Search - Greatest Hits: Volumen 1993-2003 on DVD

Greatest Hits: Volumen 1993-2003
Greatest Hits Volumen 1993-2003
Actor: Björk
Directors: Alexander McQueen, Chris Cunningham, Danny Cannon, Eiko Ishioka, Inez van Lamsweerde
Genres: Music Video & Concerts, Animation
NR     2003     1hr 4min


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Movie Details

Actor: Björk
Directors: Alexander McQueen, Chris Cunningham, Danny Cannon, Eiko Ishioka, Inez van Lamsweerde
Creators: Georges Bermann, Julie Fong, Nina Huang, Rob Small
Genres: Music Video & Concerts, Animation
Sub-Genres: Pop, Rock & Roll, Animation
Studio: One Little Indian Us
Format: DVD - Color,Full Screen
DVD Release Date: 06/10/2003
Original Release Date: 02/23/1999
Theatrical Release Date: 02/23/1999
Release Year: 2003
Run Time: 1hr 4min
Screens: Color,Full Screen
Number of Discs: 1
SwapaDVD Credits: 1
Total Copies: 0
Members Wishing: 1
MPAA Rating: NR (Not Rated)
Languages: English
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Movie Reviews

A Genius Of Videos As Well As Music
Busy Body | London, England | 03/26/2005
(5 out of 5 stars)

"I shouldn't even have to explain how much I adore Bjork by now, because if you've read any of my past reviews on her records then you'll know perfectly well just how much I think of her. I won't bore you by heaping praise on her, but I might occasionally slip into the worship-phase I usually fall into when talking about her in this review. Oh well. My current art project is based on Bjork herself. I am exploring the way she adopts nature into her music and music videos, and how this is contrasted with the high-tech sound of her music (which can be heard on albums such as "Homogenic" and "Vespertine.") Therefore, I thought it would be wise to invest in Bjork's "Greatest Hits: Volumen 1993 - 2003" DVD. I already knew that this stunning video featured an amazing 21 music videos spanning 10 incredible years in the music industry, and thought it would be a brilliant source of study for my project.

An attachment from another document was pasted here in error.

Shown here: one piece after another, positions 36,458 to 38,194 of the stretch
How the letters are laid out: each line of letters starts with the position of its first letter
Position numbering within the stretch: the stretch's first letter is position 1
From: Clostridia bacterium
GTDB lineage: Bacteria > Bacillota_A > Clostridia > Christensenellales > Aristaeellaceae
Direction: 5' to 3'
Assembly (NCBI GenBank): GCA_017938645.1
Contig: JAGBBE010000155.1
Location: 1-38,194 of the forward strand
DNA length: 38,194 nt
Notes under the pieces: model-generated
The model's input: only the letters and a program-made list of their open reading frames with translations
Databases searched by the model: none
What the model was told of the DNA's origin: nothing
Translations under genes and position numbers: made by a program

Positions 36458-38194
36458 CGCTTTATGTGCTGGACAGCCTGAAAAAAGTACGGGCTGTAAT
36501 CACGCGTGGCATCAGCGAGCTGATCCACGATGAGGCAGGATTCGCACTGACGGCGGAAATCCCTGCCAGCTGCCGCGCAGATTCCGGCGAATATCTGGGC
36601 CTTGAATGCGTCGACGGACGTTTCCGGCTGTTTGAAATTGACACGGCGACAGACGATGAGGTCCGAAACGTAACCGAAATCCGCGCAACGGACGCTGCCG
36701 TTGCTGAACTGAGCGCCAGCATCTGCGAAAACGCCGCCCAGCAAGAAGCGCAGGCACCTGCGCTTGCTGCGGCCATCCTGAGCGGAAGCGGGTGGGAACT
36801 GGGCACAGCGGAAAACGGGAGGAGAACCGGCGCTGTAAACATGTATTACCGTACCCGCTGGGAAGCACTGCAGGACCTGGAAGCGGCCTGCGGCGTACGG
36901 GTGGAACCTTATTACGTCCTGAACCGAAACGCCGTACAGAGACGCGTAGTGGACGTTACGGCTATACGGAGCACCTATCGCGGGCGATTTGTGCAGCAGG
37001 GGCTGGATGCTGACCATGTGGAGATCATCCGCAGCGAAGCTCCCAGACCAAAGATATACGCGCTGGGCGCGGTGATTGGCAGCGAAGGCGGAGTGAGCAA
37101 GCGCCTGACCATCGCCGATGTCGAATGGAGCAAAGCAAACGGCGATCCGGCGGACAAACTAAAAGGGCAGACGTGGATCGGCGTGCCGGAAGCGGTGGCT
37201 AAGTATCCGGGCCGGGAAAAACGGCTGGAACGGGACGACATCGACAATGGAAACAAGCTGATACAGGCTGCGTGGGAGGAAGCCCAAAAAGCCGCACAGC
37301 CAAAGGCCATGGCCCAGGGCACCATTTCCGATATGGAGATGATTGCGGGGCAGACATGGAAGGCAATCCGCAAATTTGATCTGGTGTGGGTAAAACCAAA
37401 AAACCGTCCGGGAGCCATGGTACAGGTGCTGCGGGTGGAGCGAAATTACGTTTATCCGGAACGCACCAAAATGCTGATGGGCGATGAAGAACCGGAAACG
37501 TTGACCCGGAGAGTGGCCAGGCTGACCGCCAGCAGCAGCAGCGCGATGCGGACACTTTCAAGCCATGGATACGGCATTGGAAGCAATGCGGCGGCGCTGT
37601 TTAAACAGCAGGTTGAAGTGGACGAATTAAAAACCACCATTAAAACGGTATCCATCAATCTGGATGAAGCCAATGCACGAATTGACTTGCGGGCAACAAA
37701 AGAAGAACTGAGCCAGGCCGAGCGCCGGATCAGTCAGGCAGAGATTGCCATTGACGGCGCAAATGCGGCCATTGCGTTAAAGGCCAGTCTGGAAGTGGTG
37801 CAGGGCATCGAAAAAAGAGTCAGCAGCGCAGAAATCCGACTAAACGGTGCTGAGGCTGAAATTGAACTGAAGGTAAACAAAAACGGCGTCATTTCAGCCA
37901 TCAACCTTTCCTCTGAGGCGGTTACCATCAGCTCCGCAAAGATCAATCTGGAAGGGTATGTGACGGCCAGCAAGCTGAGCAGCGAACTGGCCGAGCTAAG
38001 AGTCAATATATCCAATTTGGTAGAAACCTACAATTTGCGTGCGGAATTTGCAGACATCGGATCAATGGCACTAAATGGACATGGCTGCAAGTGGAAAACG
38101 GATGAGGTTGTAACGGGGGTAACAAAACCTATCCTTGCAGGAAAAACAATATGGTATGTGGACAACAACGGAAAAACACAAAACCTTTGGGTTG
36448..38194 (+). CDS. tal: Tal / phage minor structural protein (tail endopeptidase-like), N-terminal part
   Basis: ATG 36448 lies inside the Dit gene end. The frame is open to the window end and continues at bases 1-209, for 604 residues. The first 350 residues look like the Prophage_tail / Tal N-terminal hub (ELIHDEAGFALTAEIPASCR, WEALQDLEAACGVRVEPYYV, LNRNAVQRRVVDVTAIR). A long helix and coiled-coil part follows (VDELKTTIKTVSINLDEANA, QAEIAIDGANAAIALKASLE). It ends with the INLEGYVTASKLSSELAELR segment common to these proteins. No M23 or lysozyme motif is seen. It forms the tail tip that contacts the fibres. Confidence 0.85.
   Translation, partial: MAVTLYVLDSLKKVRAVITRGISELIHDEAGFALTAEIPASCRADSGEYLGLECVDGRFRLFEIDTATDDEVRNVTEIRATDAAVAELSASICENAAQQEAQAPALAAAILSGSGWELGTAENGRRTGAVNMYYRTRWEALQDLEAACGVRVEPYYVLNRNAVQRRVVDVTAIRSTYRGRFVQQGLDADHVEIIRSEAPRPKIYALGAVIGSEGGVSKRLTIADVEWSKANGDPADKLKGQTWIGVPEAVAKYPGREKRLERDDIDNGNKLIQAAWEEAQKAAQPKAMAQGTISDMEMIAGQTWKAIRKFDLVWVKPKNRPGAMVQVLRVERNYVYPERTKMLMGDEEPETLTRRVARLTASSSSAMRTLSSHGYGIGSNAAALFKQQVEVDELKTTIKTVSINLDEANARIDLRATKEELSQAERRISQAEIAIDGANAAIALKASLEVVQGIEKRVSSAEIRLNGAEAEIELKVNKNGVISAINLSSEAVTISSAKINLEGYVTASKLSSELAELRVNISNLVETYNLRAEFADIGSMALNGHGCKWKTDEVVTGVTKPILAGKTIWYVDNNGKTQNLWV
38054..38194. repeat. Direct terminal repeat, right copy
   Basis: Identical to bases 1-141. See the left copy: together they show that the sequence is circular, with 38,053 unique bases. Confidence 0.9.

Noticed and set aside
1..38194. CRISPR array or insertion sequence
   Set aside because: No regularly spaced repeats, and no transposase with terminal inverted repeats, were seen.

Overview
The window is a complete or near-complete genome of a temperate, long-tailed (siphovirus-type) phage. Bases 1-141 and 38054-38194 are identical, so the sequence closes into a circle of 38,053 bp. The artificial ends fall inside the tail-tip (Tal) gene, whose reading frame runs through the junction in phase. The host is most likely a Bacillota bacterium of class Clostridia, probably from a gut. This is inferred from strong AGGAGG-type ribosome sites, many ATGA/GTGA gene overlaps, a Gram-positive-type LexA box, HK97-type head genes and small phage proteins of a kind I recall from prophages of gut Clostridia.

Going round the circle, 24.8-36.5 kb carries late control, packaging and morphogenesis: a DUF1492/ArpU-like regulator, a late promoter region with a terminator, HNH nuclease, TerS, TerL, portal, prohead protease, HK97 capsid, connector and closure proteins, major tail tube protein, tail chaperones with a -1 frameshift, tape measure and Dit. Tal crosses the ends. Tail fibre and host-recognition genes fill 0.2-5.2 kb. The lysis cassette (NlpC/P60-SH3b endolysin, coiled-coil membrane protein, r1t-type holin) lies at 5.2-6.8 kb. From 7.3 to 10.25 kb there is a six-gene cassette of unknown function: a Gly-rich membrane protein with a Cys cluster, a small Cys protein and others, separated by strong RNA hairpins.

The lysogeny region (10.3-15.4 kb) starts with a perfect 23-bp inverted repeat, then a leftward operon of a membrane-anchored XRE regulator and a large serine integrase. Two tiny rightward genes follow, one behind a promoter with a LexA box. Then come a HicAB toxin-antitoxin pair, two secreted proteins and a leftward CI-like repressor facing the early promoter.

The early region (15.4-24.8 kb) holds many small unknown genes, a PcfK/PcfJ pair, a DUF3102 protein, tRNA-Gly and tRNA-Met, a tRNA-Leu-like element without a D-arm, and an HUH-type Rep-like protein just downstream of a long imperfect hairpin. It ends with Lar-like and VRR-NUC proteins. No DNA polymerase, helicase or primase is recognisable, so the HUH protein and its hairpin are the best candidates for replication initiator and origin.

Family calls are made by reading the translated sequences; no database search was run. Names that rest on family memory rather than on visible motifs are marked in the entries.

The first video in this collection is the stunning "Human Behaviour." This was Bjork's first video as a solo artist from 1993, and it sure makes an impact. The song is a look at humans from an animal's point of view. Bjork is singing the lyrics, which already suggests she is an animal - apart from the crowd and very much her own creation. Directed by Michael Gondry, we see Bjork in the woods with a giant teddy bear searching for food. The bear is also being hunted by a hunter in the woods. The bear chases after Bjork as well, but she outwits him. The woods are used as a metaphor for the human psyche; Bjork as the animal is lost in the woods, which represent the complex and dark characters of a human being. In the video to "Venus As A Boy," Bjork carefully fondles an egg while explicitly singing about copulation. This video is rather strange and a bit boring in my opinion, but there's a deeper meaning at work here. This video is quite funny, though, as Bjork thinks about a guy she admires, carefully observing the egg being fried. This video juxtaposes implicity with explicity. Brilliant.